More than 40 years ago, Maria Cardona laid her livelihood on the line to demand change in the hot central California fields where she picked grapes and other produce for $1.75 per hour.
Cardona, now 80 years old, was tired of how farm workers like her were treated – the low wages, the backbreaking labor, the days without access to cold water or bathrooms. Most of all, she was tired of the disrespect from her bosses, who she said would regularly shout at workers in the field.
“It’s never easy – it’s very difficult when there is no milk in the house and you have six children to feed,” she said. “But if you don’t fight for your rights, nobody is going to do it for you.”
In the 1960s, Cardona began organizing with her fellow farm workers, despite threats and intimidation from management. She participated in the Delano grape strike, a five-year fight for better conditions for grape pickers that received national attention and resulted in a collective bargaining victory that benefited more than 10,000 farm workers.
Soon after, corporate growers funded a ballot measure called Proposition 22 to block similar action and keep workers from organizing in the future. The 1972 proposition was well funded by a coalition of growers and would effectively “destroy” efforts to build a farm workers union, said the labor activist Cesar Chavez, who mobilized a response.
Proposition 22 ultimately failed after an intense and public fight. But decades later Cardona’s grandson, Carlos Ramos, is fighting his own battle against another Proposition 22. This one, too, is backed by powerful corporations – including Uber, Lyft and Instacart – and would limit workers’ power to unionize. And while Ramos’s job as a Lyft driver may seem far removed from picking grapes, the struggle of today’s gig workers in many ways echoes that of the farm workers in the 1960s and 70s.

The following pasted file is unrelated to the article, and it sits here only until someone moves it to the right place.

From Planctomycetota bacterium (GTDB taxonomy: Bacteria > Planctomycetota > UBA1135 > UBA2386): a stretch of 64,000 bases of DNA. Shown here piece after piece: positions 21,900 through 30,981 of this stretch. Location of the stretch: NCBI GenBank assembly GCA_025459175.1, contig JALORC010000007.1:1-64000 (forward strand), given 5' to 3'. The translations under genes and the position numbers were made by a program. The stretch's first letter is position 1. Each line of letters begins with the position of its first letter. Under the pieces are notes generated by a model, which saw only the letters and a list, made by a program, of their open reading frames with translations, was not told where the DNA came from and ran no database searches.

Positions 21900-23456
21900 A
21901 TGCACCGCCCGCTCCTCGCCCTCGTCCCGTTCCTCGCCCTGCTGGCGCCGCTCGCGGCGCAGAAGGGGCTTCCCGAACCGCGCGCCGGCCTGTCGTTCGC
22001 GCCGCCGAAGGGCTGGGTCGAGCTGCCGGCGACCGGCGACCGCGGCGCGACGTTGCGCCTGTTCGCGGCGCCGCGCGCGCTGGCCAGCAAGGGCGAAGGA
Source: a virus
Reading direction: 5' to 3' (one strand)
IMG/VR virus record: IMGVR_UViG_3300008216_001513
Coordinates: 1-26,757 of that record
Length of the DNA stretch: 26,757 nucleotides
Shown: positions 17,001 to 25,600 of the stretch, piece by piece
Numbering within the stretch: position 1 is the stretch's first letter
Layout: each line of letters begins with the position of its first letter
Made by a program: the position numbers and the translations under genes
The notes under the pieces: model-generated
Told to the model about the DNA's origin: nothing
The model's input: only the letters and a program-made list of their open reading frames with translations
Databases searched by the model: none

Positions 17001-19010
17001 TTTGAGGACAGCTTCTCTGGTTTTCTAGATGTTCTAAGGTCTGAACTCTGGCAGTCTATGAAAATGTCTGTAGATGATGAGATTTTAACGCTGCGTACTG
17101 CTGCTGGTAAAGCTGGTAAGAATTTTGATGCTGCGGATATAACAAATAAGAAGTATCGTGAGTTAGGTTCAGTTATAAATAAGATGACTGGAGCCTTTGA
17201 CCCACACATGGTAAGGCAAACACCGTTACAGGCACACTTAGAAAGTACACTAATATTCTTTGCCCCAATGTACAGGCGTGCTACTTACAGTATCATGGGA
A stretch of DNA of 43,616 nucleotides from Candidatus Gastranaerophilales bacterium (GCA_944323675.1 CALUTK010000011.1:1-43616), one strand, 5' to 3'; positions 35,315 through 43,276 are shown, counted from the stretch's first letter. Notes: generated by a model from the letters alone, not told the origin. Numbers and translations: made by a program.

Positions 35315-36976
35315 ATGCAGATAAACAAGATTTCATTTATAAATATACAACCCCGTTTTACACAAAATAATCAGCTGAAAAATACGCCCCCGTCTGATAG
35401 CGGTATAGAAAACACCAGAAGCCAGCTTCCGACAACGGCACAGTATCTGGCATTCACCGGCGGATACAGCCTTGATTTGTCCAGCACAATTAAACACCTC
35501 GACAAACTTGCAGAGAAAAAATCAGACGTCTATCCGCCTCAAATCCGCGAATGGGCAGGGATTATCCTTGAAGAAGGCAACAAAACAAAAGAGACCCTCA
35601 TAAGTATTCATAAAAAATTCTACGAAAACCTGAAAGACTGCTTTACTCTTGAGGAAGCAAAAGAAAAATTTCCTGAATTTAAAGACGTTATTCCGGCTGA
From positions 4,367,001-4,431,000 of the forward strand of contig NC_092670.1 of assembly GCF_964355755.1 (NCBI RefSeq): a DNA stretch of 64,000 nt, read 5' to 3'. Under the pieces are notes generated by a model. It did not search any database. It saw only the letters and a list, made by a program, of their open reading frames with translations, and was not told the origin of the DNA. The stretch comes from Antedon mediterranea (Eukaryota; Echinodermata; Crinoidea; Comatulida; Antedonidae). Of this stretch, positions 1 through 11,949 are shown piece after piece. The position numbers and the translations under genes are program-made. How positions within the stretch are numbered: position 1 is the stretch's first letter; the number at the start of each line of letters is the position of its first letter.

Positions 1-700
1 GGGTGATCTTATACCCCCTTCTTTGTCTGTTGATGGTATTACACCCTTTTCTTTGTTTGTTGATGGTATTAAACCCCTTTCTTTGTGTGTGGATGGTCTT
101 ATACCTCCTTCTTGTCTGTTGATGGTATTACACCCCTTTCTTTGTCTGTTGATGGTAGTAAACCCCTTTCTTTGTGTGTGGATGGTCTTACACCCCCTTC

In 2019, California’s gig workers scored a major victory with the passage of AB5, a bill that forced companies to reclassify their workers as employees, ultimately giving them many benefits they had previously been denied, including healthcare and paid time off.
The modern Proposition 22, which will appear on the ballot this November, was written by tech giants including Uber, Lyft, Instacart and Doordash, as a way to shirk the new requirements of AB5. Ramos, who is also an organizer with the labor group Gig Workers Rising, says the measure would allow these companies “to continue to exploit us”.